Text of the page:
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While VW Takes a Beating, Fiat Chrysler and Subaru Roll Out Big Plans

 

While VW Takes a Beating, Fiat Chrysler and Subaru Roll Out Big Plans

By Burt Carey

 

Volkswagen, recall, Fiat Chrysler, new jobs, Lafayette, Indiana, emissions, scandal, SubaruLess than two months after storming to the top of worldwide auto manufacturer sales in 2015, Volkswagen is reeling to absorb a recall of as many as 11 million vehicles to de-program software used on diesel models designed to fool emissions testers.

Such bad news quite easily drowned out the industry’s good news for the week: Fiat Chrysler has reached tentative agreement with the
United Auto Workers union that amazingly pushes more manufacturing into Mexico, and Subaru intends to add 1,200 jobs and pour an additional $140 million into its plant in Lafayette, Ind.

The VW scandal first broke in the United States last Friday when the Environmental Protection Agency and California Air Resources Board accused the company of falsifying emissions tests on diesel models by installing software that could sense when the car was being tested and then activated equipment that reduced emissions. The software turned that equipment off during routine driving, increasing emissions as much as 40 times above legal limits.

On Tuesday, the company said as many as 11 million cars, from model years 2009 through 2015, were equipped with the software, and most of those are in VW’s core market, Europe.

VW CEO Martin Winterkorn, 68, said the company is setting aside $7.3 billion to pay for improvements and bring recalled cars into compliance. Meanwhile, the U.S. Justice Department has begun a formal investigation, and attorneys general in several states are looking into separate actions to take against VW.

Fiat Chrysler Strikes A Deal

At first glance, it almost seems a miracle that Fiat Chrysler convinced UAW workers to agree to a contract that guarantees more vehicles will be manufactured in Mexico. But after a sobering look at their options, union bosses settled for pay increases, profit sharing and a $5.3 billion investment toward building the company’s most expensive models.

At the other end of that two-edged sword was a trade-off with Fiat Chrysler that allows the company to manufacture smaller, less expensive models south of the border. Some 40,000 domestic union workers will build more profitable SUVs and pickups, which makes Fiat Chrysler’s UAW agreement similar to a deal that moved Ford F-series manufacturing from Mexico to Ohio earlier this year. Moving south of the border will be the production lines for the Dodge Dart, Chrysler 200 and a Jeep that will replace the Compass and Patriot.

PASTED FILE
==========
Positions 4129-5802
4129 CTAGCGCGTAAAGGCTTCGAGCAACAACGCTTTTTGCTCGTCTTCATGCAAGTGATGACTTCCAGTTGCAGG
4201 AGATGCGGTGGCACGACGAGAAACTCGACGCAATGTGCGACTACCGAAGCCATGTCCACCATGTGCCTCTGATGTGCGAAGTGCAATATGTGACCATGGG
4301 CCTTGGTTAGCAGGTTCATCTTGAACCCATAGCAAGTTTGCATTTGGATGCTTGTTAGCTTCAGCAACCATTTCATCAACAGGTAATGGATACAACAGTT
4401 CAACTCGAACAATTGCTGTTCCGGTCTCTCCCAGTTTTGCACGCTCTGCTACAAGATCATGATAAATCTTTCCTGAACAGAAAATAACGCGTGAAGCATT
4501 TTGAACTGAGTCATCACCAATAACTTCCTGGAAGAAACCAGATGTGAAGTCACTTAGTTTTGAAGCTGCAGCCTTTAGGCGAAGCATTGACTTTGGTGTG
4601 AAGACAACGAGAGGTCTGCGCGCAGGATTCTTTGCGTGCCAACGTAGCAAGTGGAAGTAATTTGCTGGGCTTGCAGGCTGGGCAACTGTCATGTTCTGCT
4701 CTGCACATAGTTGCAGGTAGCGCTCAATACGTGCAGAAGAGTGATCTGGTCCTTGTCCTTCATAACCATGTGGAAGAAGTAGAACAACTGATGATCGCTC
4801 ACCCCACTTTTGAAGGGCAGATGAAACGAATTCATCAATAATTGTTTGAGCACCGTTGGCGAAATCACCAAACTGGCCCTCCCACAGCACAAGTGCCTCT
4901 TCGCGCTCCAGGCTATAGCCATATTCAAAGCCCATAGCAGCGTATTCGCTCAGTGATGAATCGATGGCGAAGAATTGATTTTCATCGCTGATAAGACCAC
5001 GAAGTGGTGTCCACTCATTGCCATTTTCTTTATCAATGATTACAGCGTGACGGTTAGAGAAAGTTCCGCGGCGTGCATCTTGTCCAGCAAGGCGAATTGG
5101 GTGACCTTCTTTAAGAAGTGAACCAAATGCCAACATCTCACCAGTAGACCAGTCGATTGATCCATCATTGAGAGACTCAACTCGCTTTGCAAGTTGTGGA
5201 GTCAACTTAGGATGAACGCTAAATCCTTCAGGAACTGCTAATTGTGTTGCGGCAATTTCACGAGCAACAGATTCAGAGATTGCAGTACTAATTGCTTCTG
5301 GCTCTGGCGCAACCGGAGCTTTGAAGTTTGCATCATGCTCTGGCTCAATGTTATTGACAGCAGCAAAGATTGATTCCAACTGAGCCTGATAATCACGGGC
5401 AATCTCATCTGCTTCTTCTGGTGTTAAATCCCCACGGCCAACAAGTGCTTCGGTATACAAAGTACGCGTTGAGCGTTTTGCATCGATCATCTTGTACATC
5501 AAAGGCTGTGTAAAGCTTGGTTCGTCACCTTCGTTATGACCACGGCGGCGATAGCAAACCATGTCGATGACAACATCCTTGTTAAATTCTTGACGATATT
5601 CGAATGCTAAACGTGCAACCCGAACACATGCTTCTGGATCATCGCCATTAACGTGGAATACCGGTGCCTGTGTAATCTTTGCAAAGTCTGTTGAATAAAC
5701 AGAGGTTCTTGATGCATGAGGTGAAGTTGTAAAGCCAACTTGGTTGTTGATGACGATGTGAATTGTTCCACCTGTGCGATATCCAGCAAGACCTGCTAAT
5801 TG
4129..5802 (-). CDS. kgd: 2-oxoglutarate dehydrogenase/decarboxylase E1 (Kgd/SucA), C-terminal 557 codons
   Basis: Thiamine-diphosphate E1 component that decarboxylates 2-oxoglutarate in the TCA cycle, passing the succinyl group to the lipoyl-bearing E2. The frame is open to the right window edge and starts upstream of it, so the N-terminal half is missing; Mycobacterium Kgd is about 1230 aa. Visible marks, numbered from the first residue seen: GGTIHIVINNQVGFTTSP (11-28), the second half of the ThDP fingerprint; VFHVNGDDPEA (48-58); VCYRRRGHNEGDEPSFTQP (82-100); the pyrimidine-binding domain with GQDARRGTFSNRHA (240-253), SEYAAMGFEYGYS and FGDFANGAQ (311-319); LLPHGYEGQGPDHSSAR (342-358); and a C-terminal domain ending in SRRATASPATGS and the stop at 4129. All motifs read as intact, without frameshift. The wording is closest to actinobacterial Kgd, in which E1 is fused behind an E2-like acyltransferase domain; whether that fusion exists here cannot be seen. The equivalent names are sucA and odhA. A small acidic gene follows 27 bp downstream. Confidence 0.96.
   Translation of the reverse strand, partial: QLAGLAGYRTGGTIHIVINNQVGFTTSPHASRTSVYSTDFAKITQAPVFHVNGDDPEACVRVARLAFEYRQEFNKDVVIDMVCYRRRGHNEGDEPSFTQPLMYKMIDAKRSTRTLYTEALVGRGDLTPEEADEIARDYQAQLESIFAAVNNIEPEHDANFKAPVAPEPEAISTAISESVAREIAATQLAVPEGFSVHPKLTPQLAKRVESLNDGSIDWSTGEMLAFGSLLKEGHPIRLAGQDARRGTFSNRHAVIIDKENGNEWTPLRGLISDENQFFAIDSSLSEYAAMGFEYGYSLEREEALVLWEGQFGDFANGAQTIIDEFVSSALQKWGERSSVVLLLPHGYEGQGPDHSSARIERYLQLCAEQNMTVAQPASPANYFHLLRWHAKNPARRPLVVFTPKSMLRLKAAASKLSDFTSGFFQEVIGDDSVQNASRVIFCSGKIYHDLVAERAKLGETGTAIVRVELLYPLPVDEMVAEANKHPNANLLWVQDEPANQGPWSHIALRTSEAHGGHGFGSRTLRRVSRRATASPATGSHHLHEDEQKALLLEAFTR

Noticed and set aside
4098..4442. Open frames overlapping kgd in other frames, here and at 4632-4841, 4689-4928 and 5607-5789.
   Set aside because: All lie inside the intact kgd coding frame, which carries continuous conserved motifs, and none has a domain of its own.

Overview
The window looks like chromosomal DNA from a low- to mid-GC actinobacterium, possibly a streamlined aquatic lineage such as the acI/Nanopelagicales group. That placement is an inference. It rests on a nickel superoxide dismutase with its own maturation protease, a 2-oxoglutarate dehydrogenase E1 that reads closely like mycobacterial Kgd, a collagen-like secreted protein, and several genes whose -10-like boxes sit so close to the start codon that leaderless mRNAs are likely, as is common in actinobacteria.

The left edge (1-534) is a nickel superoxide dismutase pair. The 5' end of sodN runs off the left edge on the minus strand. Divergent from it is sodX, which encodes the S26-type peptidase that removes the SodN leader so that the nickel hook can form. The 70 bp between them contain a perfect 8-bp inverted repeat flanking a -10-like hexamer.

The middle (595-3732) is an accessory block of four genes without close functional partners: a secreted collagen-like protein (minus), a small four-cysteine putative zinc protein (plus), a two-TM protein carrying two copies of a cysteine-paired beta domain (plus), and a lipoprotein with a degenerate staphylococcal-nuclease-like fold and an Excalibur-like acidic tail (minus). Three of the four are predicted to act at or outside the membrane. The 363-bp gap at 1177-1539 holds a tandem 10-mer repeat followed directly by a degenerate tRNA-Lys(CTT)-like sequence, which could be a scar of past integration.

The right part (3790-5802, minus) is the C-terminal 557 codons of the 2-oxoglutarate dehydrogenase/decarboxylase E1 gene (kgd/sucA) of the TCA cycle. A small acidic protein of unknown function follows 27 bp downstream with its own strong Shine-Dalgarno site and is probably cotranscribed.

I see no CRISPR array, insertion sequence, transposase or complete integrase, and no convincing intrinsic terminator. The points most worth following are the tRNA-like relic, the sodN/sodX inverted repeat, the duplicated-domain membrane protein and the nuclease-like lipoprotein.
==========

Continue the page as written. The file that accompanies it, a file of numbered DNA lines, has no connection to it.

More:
It’s a trade-off for UAW workers, who are betting the U.S. market for SUVs, crossovers and pickups will remain strong as demand for low-end vehicles softens. The deal pays each union worker a $3,000 signing bonus, guaranteed raises, profit sharing and a health care co-op designed to keep cost increases in check.

Mexico now has 18 auto manufacturing plants, and produces one out of every five cars sold in the U.S., which is double the number it built just a decade ago.

Subaru Spends Another $140M in Indiana

A little over two years ago Subaru announced plans to invest $400 million in its Lafayette, Ind., plant to keep pace with U.S. sales. This week Subaru CEO Yasuyuki Yoshinaga committed another $140 million and said the company will add 1,200 more jobs by 2017.

The Lafayette plant, Subaru’s lone assembly facility outside of Japan, is used to build the Outback SUV and Legacy sedan models. It produces some 300,000 vehicles per year and employs 3,800 workers. The new investment and additional workforce will allow Subaru to increase production by 100,000 vehicles per year.

Yoshinaga said a new seven-seat SUV will begin production at the Lafayette plant after 2017 and will be sold exclusively within North America. The Lafayette plant also manufactures the Toyota Camry. That line will be discontinued after the fall of 2016 and moved to Georgetown, Ky., freeing up capacity for another 100,000 vehicles. Subaru plans to move manufacture of its Impreza to Lafayette by the end of 2016.

Subaru has experienced 45 consecutive months of increasing sales in the U.S., including 52,697 vehicles last month, up 4.9 percent from August 2014. Sales for 2015 are up 13 percent over last year.

 

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